Brexit fallout, a groundbreaking Pope apology, nitro-brewed beers

Good morning, Quartz readers!

WHAT TO WATCH FOR TODAY

Markets reopen in a post-Brexit world. Stocks plummeted on Friday in response to the referendum vote. Further turbulence is expected, and has already been seen in Asia, as the world adapts to the idea of a UK-less European Union. British finance minister George Osborne will make a statement at 6am GMT.

EU heads of state meet in Berlin. Germany’s Angela Merkel will host (paywall) France’s François Hollande, Italy’s Matteo Renzi, and European Council president Donald Tusk for a post-Brexit summit. Merkel is determined to hold the EU together despite populist pressures threatening to further divide it.

The UK’s Labour Party considers ousting leader Jeremy Corbyn. Members of the UK parliament are expected to discuss a vote of no confidence in Corbyn. If the motion is accepted by party chair John Cryer, it will be followed by a secret ballot tomorrow, which could force Corbyn out.

OVER THE WEEKEND

Britons called for a redo. A petition that calls for a second Brexit referendum if the winning campaign garnered less than 60% of the vote and voter turnout was less than 75%, both of which were true on Thursday, got 3 million signatures. By law, the UK parliament must consider petitions with more than 100,000 signatures, but this one isstill a long shot—and many of the signatures might be fake.

Iceland and Spain held elections. On Saturday, Icelanders electedhistory professor Gundi Johannesson as president, a largely ceremonial post. In Spain, the conservative People’s Party won the most seats, but no party won a majority (paywall).

China and Russia strengthened ties. Chinese president Xi Jinping and Russian president Vladimir Putin met on Saturday to reaffirm 15 years of mutual political and economic support. Among other things, they discussed an energy deal that would put Russian oil producers and Chinese national chemical companies into business together.

Brazil’s drug-testing laboratory was suspended. Just six weeks before the Olympics start in Rio, the World Anti-Doping Agencydeclared the Brazilian Doping Control Laboratory unfit to test blood and urine samples from athletes, citing “non-conformity” with international laboratory standards. The lab has 21 days to appeal the suspension.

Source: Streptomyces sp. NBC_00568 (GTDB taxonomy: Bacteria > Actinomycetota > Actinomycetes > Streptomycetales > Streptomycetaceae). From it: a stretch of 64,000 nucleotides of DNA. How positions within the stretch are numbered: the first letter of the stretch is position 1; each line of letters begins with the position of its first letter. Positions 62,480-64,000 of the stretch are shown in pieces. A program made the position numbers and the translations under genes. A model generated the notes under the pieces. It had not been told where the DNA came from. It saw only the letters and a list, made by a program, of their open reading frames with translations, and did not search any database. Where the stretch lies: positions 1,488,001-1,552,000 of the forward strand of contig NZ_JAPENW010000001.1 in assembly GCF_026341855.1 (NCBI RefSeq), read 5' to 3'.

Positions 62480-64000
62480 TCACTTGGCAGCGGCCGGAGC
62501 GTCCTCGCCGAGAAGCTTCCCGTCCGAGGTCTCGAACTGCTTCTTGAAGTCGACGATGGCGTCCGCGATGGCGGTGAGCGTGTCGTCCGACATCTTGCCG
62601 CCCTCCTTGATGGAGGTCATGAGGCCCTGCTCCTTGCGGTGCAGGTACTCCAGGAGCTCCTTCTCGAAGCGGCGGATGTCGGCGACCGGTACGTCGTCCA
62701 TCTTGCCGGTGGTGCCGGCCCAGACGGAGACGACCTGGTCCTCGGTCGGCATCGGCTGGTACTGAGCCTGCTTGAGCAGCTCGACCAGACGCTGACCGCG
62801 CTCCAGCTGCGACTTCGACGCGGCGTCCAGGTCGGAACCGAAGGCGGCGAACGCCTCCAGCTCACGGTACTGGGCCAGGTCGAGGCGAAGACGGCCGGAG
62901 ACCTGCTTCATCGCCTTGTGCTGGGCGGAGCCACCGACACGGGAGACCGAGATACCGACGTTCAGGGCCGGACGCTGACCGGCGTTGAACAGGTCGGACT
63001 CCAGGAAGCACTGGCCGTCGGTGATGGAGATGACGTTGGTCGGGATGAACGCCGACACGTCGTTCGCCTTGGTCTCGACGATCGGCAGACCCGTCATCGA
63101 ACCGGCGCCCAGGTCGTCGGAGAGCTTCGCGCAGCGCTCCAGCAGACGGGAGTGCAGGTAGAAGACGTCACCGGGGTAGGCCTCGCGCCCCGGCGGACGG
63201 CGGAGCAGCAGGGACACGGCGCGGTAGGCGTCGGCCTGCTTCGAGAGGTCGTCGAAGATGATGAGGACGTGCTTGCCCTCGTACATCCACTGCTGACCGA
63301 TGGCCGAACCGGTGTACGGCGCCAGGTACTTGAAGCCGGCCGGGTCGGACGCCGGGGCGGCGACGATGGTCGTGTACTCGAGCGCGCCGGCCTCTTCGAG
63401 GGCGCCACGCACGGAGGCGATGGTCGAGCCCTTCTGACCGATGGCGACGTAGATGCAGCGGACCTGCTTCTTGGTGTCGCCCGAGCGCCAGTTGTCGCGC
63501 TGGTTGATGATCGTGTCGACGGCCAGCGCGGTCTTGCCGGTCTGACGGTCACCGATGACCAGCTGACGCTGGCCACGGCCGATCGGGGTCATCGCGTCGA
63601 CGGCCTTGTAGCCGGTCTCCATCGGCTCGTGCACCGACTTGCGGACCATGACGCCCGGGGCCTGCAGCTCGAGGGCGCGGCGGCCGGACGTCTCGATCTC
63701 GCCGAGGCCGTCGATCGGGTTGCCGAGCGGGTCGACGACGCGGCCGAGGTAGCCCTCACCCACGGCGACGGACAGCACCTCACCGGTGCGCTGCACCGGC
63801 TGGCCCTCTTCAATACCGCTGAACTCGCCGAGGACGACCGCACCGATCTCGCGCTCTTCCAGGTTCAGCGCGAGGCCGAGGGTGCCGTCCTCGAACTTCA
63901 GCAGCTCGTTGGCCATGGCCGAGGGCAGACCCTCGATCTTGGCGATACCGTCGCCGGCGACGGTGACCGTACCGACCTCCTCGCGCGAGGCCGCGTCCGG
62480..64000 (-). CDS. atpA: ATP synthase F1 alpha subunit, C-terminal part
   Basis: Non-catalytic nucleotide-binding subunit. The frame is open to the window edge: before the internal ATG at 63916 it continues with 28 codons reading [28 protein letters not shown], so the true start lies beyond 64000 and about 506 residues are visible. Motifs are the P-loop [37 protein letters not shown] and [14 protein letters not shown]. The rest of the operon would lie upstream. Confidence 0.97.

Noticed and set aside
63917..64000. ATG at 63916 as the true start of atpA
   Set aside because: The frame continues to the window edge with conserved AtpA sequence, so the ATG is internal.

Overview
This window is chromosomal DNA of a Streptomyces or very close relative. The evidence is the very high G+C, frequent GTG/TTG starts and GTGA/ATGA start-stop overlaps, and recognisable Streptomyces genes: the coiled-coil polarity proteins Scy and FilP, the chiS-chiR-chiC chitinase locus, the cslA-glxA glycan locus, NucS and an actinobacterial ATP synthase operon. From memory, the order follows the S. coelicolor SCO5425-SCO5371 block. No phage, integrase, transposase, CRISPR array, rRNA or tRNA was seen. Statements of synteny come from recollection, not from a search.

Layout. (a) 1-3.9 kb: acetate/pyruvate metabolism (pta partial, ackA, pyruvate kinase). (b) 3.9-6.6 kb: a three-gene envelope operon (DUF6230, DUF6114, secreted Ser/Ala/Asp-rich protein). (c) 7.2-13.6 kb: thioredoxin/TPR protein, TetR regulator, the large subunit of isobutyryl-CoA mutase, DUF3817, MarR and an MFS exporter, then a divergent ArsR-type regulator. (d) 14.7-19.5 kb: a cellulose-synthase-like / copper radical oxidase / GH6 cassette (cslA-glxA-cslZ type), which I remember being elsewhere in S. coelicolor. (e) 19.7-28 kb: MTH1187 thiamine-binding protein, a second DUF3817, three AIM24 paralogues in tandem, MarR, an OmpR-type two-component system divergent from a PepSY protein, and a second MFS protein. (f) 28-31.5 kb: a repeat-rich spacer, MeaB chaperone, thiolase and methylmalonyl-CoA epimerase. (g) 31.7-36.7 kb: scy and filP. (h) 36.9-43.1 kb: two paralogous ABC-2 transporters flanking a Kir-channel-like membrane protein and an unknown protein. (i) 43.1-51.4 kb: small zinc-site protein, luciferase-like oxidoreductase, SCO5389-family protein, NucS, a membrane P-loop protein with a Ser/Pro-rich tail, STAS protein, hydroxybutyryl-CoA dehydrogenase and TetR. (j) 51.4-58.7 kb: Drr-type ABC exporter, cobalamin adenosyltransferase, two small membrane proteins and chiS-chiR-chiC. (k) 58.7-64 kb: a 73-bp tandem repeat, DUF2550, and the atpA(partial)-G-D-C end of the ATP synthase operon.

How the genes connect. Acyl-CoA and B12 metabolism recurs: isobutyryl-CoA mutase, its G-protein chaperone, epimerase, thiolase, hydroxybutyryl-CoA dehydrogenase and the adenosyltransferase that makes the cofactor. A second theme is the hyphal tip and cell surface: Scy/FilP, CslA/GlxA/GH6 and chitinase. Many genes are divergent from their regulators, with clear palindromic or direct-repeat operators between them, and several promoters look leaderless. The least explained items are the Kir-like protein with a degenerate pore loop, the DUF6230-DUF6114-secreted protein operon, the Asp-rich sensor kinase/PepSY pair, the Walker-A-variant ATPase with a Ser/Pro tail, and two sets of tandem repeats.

Pope Francis recognized the Armenian genocide and said gays deserve an apology. During a visit to Armenia, the leader of the Catholic church referred to the 1.5 million deaths during WWI as a genocide, and prayed that killings of that magnitude would never happen again. Returning from the trip, he said Christians should apologize to and seek forgiveness from gay people they have disrespected or discriminated against.

QUARTZ OBSESSION INTERLUDE

Oliver Stanley on a fertility drug made with the Pope’s blessing and gallons of nun urine. “Soon, tanker trucks were hauling the pee of hundreds of nuns from Catholic retirement homes across Italy to Serono’s headquarters in Rome. While the urine of any post-menopausal women would work, nuns provided Serono with an extra advantage: Because hormones from pregnant women would contaminate the batch, it was critical there be no chance any of the women were pregnant. Working with nuns improved the odds.” Read more here.

MATTERS OF DEBATE

The Brexit fallout will be good for young Europeans. The vote will force younger generations to be more seriously politically engaged, instead of relying on the benefits their parents enjoyed.

The political center needs its mojo back. Former UK prime minister Tony Blair argues that unless the center can find a way to resist populist anger and push back against the far left and right, Europe faces an uncertain future (paywall).

Ads featuring super-thin models shouldn’t be banned. Blocking advertisements that show unhealthily thin women only reinforces the idea (paywall) that judging women’s bodies is acceptable.

SURPRISING DISCOVERIES

Some fish are OK out of water. A meta-review suggests that, in some instances, fish may have evolved to survive out of water for short periods of time.

Tech companies are hiring chiefs of staff. Rapid expansion is forcing Silicon Valley firms to adopt a more hierarchical structure, and they’re looking to Washington for clues.

Americans are sleeping more. It’s mostly because of the country’s aging workforce, but unemployed Americans are also getting more shut-eye (paywall).

Goldman Sachs is using video interviews to tackle diversity. In lieu of on-campus interviews, the bank will require (paywall) summer analyst candidates to answer software-generated questions via video.

Trendy nitro-brewed beers are creamier thanks to chemistry.Nitrogen creates smaller bubbles than carbon dioxide, and doesn’t produce extra acid.

Our best wishes for a productive day. Please send any news, comments, nitrogen-bubble recipes, and Brexit petitions tohi@qz.com. You can download our iPhone app or follow us on Twitterfor updates throughout the day.

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